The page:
Friday May 24, 2024

Afghan peace delay adds to Trump re-election challenges

By Javad M Goraya
September 16, 2019

The American presidential elections 2020, which are due in November next year, opened up with ABC/Washington Post poll giving President Trump his lowest 38 percent approval rating on Sept 10. The crisis of confidence in American security establishment, economic slowdown and collapse of Afghan peace deal could not have come at a worse time.

An immediate end to the Afghan war was one of main promises of President Trump’s 2016 campaign. However, USA has spent almost USD one trillion on the Afghan war, its costliest war post 9/11. Over 250,000 lives have been lost in the Afghan war since 2001, including civil and military casualties among all parties in Afghanistan and Pakistan.

Despite a massive drawdown from peak level of 100,000 troops in Afghanistan in 2010 to around 14,000 now, the presence in Afghanistan still costs over USD 50 billion per annum to USA. The budget office of American Congress estimates that the funds needed to meet the deficit between the US government income and expenses is likely to be USD one trillion in 2020. It was yet another promise of President Trump in 2016 to end high budget deficits and even pay off the American debt. Due to international commitments, trade war with China and domestic slowdown, six out of 10 Americans apprehend an economic recession in latest polls. An American president Jimmy Carter had lost badly when confronted with a recession in the election year.

President Trump rubbished the recent polls saying he has not even started his 2020 campaign. However, a consensus seems to be there about his approval ratings. The CNN poll last week gave President Trump a 39pc approval rating and the latest Gallup poll gave him the same percentage. ABC/Washington Post poll states that his average rating after assuming office remains the lowest on record for any modern president at a comparable point in his term. It’s a known fact that President Trump has never achieved majority approval while Obama and Bush both had 50pc approval ratings close to re-election.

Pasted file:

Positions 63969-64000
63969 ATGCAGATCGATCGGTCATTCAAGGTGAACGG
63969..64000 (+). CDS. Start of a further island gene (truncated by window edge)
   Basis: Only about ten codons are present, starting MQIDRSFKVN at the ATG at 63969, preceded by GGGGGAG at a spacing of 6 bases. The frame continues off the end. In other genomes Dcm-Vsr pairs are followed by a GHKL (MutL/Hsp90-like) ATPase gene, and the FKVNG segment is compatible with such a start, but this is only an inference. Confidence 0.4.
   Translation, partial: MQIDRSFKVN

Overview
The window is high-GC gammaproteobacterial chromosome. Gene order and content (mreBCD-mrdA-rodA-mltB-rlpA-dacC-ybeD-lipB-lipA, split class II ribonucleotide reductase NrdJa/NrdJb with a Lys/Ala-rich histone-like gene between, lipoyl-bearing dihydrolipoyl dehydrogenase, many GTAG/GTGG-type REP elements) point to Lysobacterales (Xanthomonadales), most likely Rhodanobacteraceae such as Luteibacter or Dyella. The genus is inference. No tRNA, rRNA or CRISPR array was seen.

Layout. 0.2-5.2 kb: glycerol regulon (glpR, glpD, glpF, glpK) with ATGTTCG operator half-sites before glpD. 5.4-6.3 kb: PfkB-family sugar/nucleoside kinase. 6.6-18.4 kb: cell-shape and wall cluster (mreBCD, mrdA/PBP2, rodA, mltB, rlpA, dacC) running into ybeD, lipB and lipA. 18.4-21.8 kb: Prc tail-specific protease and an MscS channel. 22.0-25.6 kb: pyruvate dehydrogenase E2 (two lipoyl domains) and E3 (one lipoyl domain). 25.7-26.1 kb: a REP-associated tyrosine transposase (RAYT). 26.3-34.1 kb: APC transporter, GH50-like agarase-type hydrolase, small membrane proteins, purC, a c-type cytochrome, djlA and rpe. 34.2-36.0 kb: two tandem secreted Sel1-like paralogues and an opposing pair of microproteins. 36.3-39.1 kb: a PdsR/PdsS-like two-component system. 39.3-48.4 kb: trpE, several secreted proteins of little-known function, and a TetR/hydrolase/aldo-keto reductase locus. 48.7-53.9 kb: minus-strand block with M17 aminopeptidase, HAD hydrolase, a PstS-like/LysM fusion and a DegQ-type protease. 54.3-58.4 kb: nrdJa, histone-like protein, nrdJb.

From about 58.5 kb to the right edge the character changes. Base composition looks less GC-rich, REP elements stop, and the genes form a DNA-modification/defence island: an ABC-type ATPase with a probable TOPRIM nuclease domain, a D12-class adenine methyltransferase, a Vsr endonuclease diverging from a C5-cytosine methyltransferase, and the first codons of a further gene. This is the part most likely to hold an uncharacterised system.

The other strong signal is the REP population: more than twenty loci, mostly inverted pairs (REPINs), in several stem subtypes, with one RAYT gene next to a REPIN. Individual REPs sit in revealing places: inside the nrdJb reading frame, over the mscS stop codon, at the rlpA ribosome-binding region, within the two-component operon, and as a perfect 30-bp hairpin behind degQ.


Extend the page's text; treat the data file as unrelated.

Brig. Gen. Donald C. Bolduc (retd), who is a former commander of US Special Operations and has served 10 tours in Afghanistan, wrote on Aug 30, 2019 about the Afghan war: “It’s time for us to leave.” General Bolduc held that Americans should never have ventured into unrealistic nation-building and social science experiment in Afghanistan after achieving the objective of routing terrorists in 2002. He added that around 60pc of Americans in credible polls held that Iraq and Afghanistan wars have been non-productive and a drain on American economy.

The latest American quarterly growth came at 2pc compared to 3.1pc in the previous quarter and is likely to further slowdown if Chinese tariff negotiations drag on and internal and foreign policy challenges persist. President Trump believes China trade concessions and IP theft cost US economy over one trillion and he is out to recover it. Since 2018, America has imposed new tariff of USD360 billion whereas China has imposed new tariffs of USD110 billion. Experts believe this trade war is likely to worsen and seriously weigh on global growth.